S/V Delilah

A Blog to track the wanderings of the S/V Delilah, a 37-foot Tayana sailboat.

Saturday, May 20, 2006

Quite a Day

Friday, 12 May 2006
Ballast Bay, St. Kitts
N 17 degrees, 14.45 minutes
W 062 degrees, 39.51 minutes

This has been quite a day.

Last night I didn't get much sleep. Nor did Jill. There was a swell running, causing the boat to pitch and roll all night long. It was hot enough for me to try sleeping on deck. Then it rained, so I went below again, and we had to shut all the hatches. We put a fan on and slept in the "dining room," where the fan is, and it eventually cooled down. Then the lightning started. I went on deck and saw the liveliest lightning storm I have ever seen. There was absolutely no break between flashes, and it was to my left, right, and directly ahead. I was fairly certain it was coming toward us. It was far enough away that I didn't hear it, but I was still spooked. My last experience with lightning was in Vieques, and it was accompanied by a gust forceful enough to knock us down. Last night we were on short scope, as the harbor was quite full, and I was certain that we would drag in that kind of wind. I woke Jill for a second opinion, and she stayed up with me for a few hours to make sure we wouldn't be hit. We got our foul weather gear ready, but the lightning passed by, and we finally got back to sleep. Jill got up when the alarm went off at 6:00 AM and, sweetheart that she is, let me sleep in for a few extra minutes.

We got underway early today for a long sail to St. Kitts. We've been looking forward to this leg of the journey, having been promised that at the end of all that easting along the "thorny path," we would surely have a beam reach for the rest of our trip south. After all, that's the way the tradewinds blow.

If I ask the audience which direction the wind was blowing, they will surely know. "ON THE NOSE," they shout. Good audience. Our speed was not what we wanted. It was, in fact, about half as fast as we wanted. Awful. We hovered around three knots at times, and that was with both sails up and the engine running. That's not good. Our eight-hour sail turned into something more like an eleven-hour motorsail.

Then there was the fish. As devout readers will know, we haven't caught an edible fish since Conception Island in the Bahamas. We have to hide our faces from our friends, who catch fish every time out. And we have to accept with polite smiles all their helpful advice for how to catch a fish. We do follow the advice, be it sane or bizarre. When Paul on Dreamweaver says put two skirts on the lure, we put two skirts on the lure. When Menno on Eira shows us the lures that have been attracting all his mahi mahi, we run right out and buy those lures. When Marc on La Gallipote says to chant "venez, petit poisson," Jill repeats it all afternoon in a fancy French accent. She's even tried spitting on the reel, after reading a story about it in a travel book.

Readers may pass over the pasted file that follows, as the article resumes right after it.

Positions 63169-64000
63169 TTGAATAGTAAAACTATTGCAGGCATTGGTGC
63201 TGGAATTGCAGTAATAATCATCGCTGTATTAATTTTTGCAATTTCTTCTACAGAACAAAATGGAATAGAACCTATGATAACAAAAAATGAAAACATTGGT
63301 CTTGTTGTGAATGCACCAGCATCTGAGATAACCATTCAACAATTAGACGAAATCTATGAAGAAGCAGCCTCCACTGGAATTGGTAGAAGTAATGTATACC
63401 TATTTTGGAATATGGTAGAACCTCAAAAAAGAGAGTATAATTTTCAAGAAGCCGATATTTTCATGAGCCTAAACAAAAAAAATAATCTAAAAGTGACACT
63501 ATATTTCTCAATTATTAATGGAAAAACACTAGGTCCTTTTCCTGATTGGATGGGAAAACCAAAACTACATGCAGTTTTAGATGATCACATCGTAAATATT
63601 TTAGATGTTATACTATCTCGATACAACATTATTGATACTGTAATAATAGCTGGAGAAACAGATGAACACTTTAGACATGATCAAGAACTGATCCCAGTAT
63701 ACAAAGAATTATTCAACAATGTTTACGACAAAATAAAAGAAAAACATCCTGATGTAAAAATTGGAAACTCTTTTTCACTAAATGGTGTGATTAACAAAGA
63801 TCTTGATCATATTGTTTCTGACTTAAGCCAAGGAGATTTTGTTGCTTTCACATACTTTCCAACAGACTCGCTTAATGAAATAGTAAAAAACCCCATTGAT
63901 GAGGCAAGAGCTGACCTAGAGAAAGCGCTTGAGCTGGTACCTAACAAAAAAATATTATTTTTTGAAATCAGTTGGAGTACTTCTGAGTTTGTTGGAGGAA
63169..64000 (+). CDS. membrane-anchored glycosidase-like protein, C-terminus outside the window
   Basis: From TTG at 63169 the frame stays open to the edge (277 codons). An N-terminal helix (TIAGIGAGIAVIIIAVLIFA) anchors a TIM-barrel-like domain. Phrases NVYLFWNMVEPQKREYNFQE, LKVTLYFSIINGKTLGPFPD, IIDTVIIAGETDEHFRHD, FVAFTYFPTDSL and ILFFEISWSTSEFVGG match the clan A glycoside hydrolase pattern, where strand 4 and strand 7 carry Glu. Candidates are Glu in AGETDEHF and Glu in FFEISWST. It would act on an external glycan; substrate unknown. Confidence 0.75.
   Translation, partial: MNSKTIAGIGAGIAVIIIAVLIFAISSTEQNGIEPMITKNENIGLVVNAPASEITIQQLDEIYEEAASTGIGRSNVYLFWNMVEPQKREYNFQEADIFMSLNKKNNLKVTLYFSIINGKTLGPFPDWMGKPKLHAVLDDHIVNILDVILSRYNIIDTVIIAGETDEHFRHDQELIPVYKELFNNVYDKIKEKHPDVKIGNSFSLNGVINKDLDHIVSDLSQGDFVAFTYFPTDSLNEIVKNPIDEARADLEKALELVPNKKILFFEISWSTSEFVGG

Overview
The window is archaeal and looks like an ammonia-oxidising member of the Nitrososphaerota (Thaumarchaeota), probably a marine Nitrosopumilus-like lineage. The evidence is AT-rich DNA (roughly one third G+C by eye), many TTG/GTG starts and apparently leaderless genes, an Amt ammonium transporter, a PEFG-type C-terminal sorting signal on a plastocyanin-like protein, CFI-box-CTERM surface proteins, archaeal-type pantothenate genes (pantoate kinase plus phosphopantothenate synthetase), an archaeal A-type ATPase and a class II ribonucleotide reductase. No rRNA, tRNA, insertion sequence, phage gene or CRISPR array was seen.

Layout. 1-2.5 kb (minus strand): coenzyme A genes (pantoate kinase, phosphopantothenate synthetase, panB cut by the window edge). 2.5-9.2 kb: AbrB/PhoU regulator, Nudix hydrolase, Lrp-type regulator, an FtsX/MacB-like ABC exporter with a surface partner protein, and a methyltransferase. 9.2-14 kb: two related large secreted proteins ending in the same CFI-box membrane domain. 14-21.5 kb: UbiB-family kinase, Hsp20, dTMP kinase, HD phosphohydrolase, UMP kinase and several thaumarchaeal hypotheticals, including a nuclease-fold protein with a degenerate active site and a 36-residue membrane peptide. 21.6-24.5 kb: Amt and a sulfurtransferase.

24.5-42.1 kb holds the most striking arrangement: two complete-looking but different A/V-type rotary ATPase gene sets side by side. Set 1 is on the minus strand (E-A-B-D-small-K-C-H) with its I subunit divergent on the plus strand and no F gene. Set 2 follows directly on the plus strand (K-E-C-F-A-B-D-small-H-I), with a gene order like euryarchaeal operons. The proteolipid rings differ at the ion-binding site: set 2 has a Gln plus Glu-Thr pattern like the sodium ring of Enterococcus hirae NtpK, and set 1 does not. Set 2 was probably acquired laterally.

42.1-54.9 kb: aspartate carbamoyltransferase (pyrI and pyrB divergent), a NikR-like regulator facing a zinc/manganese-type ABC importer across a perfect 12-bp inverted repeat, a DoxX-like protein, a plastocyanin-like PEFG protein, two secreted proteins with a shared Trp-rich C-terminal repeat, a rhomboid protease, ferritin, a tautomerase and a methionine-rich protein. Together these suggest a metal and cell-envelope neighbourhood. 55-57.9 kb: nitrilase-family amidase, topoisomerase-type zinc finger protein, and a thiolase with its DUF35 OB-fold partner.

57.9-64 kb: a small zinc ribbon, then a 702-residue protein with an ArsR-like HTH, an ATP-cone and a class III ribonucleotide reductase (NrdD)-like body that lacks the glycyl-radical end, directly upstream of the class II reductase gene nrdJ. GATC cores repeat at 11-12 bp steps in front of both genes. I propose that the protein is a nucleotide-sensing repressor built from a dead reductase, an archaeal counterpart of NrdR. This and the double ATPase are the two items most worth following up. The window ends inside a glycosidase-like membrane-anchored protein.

Today it was Menno's lure that worked (or maybe Jill's chanting in French), and with a "zingggg" the line started peeling off the reel. A fish leapt in the distance. Surely, this had to be a mahi mahi. I fought that bad fish for 15 minutes, brought it to the boat, gaffed it, landed it, admired the beautiful blues and greens, and then the fish promptly thrashed its way overboard, snapping the line and taking our new lure as a souvenir. Tears ain't in it. At least we hooked something. Perhaps this is a sign of good things to come.

About 2PM, we noticed dark clouds on the horizon directly in front of us. We both thought we would be sailing through a storm, but it seemed to pass us. Jill noticed, I kid you not, a WATERSPOUT spinning down to the ocean from beneath the cloud. I would have been petrified, except the spout was far away, and I knew the storm was headed directly away from us. We watched the spout for a few minutes through binoculars, until it went away.

Having altered course and changed plans to make the best of our malicious wind, we were rewarded with a great sail down the west coast of St. Kitts, passing up our original anchorage because of the swell, and racing along to get the anchor down in a beautiful, mostly empty anchorage with five minutes to spare before sunset. There are only five other boats here, no roads, no houses, and no lights. Just as the sun went down the moon peaked up above the mountains. Lightning is, once again, in the distance. Jill whipped up broccoli, ziti, and beans for dinner, followed by a Belgian candy bar. All would be perfect, except for the swell, which will once again keep us up all night.


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